How Grant Morrison’s ANIMAL MAN Changed My Concept of What a Comic Book Could Be

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The relationship between art and the artist has always been intriguing. The complicated, messy balance between self-infatuation and emotional sacrifice has perhaps never been more exemplified than in Grant Morrison’s ANIMAL MAN (1988). The audacity one has to have to write oneself into one’s work, especially as an omnipotent and relentless God, is astounding. One would think Morrison could not be more self-obsessed, until he later describes himself as a dying chimp at a typewriter, somehow lucky enough to have stumbled upon a masterpiece.

ANIMAL MAN is the story of Buddy Baker. Baker is a small-time superhero who happened upon a spaceship that gave him the ability to emulate the skills of nearby animals. At times Buddy seems embarrassed by his origins; other times, he seems befuddled by his anonymity. A pretty straightforward story, until we meet Crafty Coyote in issue 5, titled “The Coyote Gospel.” Crafty is a refugee from a cartoon universe filled with senseless violence. Having sought an audience with his God, a man on a throne holding a paintbrush, Crafty is expelled from his universe. This is the first time we meet Morrison in the pages of his work, and he seems to revel in the pain he inflicts on his characters.

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Having professed himself omnipotent, Morrison breaks all the rules. Characters look off the page and seem to be able to see the reader’s face, screaming in terror. Other characters break the edge of the panels on the page and find themselves confusedly wandering through the gutter. One seemingly immortal villain is ultimately killed by other characters pushing on the sides of the panel he’s in until it shrinks enough to crush him. Much of Morrison’s genius comes from the fact that it is through Buddy that we see him break the rules. Buddy becomes aware of the gutters on the page, the reader looking at the page, and the God that’s pulling the strings.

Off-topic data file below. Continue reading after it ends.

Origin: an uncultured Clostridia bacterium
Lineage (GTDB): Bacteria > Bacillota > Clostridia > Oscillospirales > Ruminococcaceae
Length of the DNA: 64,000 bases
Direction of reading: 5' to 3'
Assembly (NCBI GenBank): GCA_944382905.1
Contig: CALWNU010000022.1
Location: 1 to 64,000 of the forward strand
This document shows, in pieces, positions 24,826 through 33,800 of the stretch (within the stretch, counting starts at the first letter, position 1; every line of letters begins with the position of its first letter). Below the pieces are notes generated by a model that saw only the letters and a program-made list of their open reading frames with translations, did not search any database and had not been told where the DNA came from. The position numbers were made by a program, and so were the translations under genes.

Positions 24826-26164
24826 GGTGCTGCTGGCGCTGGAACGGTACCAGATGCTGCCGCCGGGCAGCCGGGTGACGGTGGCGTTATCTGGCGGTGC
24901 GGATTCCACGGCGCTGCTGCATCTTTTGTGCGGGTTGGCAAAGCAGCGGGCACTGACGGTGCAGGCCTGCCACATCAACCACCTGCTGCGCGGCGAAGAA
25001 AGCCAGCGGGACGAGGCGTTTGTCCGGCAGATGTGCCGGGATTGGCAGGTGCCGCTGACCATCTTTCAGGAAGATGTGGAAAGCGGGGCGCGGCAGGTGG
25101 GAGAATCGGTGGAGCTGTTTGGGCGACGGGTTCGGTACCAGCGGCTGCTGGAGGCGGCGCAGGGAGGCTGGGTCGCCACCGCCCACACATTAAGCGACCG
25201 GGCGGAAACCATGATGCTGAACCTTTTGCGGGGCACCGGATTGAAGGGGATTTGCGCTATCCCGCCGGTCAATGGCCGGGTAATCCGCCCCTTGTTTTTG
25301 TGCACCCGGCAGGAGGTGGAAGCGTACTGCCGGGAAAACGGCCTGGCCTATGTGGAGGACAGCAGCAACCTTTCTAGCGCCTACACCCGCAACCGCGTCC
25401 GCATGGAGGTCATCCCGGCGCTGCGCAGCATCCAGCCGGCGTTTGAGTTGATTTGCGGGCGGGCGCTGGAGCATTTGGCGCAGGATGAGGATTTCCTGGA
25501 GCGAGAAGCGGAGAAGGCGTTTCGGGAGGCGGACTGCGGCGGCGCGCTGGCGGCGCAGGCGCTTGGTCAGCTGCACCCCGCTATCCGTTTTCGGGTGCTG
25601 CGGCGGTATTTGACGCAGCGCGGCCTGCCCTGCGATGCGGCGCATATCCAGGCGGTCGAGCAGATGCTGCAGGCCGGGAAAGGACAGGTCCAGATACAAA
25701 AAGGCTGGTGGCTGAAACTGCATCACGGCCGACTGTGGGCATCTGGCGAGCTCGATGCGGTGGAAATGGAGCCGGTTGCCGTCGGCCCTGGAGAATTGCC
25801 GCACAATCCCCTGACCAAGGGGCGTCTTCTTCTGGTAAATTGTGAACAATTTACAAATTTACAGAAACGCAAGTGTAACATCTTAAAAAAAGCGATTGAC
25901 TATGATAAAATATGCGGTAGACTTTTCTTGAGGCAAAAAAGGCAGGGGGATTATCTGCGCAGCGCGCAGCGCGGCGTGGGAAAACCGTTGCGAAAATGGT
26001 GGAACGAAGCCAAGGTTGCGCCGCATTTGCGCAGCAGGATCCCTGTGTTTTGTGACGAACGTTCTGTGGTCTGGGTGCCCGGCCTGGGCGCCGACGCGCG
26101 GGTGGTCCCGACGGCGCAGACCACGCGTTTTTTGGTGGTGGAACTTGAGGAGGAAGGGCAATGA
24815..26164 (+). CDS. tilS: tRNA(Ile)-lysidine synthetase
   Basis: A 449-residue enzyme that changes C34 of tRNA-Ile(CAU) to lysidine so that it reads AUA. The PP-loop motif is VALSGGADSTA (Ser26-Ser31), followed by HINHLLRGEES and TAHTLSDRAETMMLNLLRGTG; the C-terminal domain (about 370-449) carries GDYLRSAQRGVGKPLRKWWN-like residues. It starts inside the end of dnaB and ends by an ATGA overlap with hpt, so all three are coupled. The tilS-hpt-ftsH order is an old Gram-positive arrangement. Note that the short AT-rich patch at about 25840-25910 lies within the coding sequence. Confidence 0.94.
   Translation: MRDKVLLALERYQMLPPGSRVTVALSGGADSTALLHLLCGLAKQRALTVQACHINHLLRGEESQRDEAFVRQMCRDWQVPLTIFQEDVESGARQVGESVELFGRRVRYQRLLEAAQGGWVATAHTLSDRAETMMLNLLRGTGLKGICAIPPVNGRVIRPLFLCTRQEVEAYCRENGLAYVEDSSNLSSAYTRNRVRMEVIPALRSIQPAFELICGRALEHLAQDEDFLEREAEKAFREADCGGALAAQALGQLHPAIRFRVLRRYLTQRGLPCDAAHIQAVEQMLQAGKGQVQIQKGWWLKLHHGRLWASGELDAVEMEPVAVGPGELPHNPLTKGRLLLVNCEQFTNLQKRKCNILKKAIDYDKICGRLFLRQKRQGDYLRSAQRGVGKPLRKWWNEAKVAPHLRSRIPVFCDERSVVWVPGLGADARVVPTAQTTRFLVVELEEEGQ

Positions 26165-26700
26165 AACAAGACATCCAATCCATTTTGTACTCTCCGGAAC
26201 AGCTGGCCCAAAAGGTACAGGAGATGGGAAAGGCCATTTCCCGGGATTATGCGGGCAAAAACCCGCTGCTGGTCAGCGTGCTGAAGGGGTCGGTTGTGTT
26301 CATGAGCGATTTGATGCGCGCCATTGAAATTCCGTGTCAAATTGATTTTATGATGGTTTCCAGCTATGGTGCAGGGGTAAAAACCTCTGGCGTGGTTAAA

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In a quest for answers, Buddy seems to leave the world of his comic book altogether. He walks through Limbo, where he meets retconned characters and a dying chimp that is typing the words to issues of ANIMAL MAN. He even visits the apartment of Grant Morrison, where they talk about Buddy’s pain and existence. “It’s all here. This is where I write the wrongs of the world,” Morrison tells him.

And at last, we see how it all fits. Morrison must create stakes and conflict, and for that, he needs the character to feel pain. In the end, is the writer really a god or merely a devil?

Morrison’s meditation on an artist’s relationship with their art is a worthwhile read that manages to somehow feel like something beyond just a comic book. When Morrison puts himself in his work, he also gives himself license to break all the rules and blow our minds.

What is your favorite example of an artist putting him or herself in their work? Do you agree with Morrison and think writers are often cruel to their characters? Comment below!


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